Check for power on the GFCI outlet by using one hand to insert each probe into a vertical slot on your GFCI outlet. If your GFCI outlet is functioning accordingly, it should display 110 to 120 volts reading in your multimeter. Whenever the reading is absent, you should consider checking on the wiring on your GFCI outlet.

Once that is done, you should check if your GFCI outlet is properly grounded. In order to perform this test, remove the black lead and then place it in a u-shaped GFCI outlet slot, which is meant for ground. Your readings should be the same. If otherwise, your GFCI outlet is grounded improperly, or maybe the wiring is reversed.

You should consider checking if the wiring is reversed. In the left-hand slot, place the red lead and then place the black lead into the ground slot. If there is no reading being displayed, then probably your GFCI outlet is not well grounded. Nevertheless, if the reading is available, then your GFCI outlet wiring is reversed. This will not have any effect on simple devices such as radio or lamps; however, they may result in a problem when using more sophisticated equipment.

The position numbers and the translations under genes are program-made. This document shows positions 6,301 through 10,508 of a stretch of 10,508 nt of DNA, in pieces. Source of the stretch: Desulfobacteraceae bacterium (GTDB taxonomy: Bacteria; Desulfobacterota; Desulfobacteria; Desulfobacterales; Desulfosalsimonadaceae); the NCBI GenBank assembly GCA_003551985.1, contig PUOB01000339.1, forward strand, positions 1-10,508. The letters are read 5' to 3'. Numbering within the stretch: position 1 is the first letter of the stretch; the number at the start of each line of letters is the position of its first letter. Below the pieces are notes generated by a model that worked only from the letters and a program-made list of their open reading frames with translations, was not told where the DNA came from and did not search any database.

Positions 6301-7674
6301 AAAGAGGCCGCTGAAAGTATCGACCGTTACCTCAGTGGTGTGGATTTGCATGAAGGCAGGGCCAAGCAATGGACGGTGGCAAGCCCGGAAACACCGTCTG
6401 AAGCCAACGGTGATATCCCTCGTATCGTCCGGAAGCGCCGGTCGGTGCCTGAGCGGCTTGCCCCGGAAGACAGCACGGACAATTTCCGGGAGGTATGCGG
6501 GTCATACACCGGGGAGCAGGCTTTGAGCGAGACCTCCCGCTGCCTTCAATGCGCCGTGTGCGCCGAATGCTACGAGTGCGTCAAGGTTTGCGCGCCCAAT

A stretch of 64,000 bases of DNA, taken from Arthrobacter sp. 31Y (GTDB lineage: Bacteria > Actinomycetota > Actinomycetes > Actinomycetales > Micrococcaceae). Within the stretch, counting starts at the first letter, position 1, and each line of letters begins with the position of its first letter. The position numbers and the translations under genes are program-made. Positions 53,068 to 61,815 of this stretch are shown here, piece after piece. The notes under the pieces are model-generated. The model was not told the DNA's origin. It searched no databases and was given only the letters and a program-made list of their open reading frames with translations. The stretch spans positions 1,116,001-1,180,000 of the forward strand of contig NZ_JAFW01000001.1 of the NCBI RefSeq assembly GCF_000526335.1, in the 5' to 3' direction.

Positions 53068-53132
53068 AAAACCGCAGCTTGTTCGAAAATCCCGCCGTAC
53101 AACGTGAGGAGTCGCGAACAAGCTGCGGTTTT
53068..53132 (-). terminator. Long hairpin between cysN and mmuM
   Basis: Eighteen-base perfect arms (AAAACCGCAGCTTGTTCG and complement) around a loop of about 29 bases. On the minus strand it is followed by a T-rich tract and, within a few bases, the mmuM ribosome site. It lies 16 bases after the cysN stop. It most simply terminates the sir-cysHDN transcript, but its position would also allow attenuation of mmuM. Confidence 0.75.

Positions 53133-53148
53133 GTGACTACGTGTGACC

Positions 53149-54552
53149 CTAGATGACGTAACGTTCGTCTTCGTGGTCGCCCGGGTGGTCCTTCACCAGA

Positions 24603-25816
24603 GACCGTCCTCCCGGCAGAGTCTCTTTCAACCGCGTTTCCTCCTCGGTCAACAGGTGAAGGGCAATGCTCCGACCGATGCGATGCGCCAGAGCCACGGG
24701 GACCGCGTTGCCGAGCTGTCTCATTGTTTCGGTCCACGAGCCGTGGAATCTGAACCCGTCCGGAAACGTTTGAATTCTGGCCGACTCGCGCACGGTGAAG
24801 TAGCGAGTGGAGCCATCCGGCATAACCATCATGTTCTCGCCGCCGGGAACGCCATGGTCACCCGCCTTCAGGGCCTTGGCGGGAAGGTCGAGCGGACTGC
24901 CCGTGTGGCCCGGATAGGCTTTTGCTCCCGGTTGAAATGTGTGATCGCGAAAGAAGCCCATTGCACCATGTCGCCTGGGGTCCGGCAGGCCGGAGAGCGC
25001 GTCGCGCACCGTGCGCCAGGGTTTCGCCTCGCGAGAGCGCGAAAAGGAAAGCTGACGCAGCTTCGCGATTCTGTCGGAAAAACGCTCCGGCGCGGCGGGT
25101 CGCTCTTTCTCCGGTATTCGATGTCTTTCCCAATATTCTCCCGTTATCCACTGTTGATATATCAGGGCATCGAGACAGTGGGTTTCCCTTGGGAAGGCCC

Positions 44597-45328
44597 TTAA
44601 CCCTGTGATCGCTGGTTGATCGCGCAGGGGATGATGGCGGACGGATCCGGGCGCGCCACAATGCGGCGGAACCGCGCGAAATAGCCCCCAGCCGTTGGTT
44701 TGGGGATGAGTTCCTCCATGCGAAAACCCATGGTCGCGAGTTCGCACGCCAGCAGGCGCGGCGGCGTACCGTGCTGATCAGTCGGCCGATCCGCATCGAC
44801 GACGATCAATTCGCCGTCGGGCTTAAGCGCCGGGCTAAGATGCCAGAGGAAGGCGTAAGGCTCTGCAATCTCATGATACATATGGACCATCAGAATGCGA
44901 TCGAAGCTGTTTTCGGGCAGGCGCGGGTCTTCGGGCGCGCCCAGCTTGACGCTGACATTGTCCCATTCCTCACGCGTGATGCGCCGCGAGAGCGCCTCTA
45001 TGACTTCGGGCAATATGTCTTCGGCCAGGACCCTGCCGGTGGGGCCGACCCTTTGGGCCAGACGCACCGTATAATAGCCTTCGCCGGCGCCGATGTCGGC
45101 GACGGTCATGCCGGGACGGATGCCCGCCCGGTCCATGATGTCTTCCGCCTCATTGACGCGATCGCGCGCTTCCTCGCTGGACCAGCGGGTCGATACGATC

Things you should consider when testing GFCI outlet

First and foremost, you will have to understand the location of a GFCI outlet before commencing on the test. GFCI outlets are often located within kitchens, bathrooms, garages, unfinished basements, countertops, outdoor areas, and utility sink. This is a requirement per the National Electrical Code. They are essential since they will prevent you from electrocution.

When testing a GFCI outlet, you should:

  • Plug a lamp or a radio into the GFCI outlet and turn it on to check if power is present in the outlet.
  • If it present, touch the TEST button with your finger. This will cause the GFCI outlet to trip, and the flow of electricity will be cut.
  • Push the RESET button to turn on the power, and the lamp or your radio should turn on. This indicates that your GFCI outlet is a safety function working correctly.
  • However, if the GFCI outlet fails to trip upon touching the TEST button using your finger, then this shows it’s faulty, and it is best if you replace it with a new one.

Conclusion

Most electrical safety experts and the device manufacturers commend checking on your GFCI outlet at least once per month. This might seem unnecessary; however, the safety function of the GFCI outlet often trip without you noticing. This is because there is no any indication showing faulty with the outlet.

In most cases, the GFCI outlet will continue providing power to all devices that are plugged in even when your GFCI outlet safety device has tripped. As we conclude, we hope that you have understood how to test for the GFCI outlet with a multimeter and the safety measures you need to consider during the process.

About the Author Dan

Just a random guy who likes to build things. Providing tool knowledge, appliance/device testing tips, and DIY project info in an easy-to read & non-intimidating style.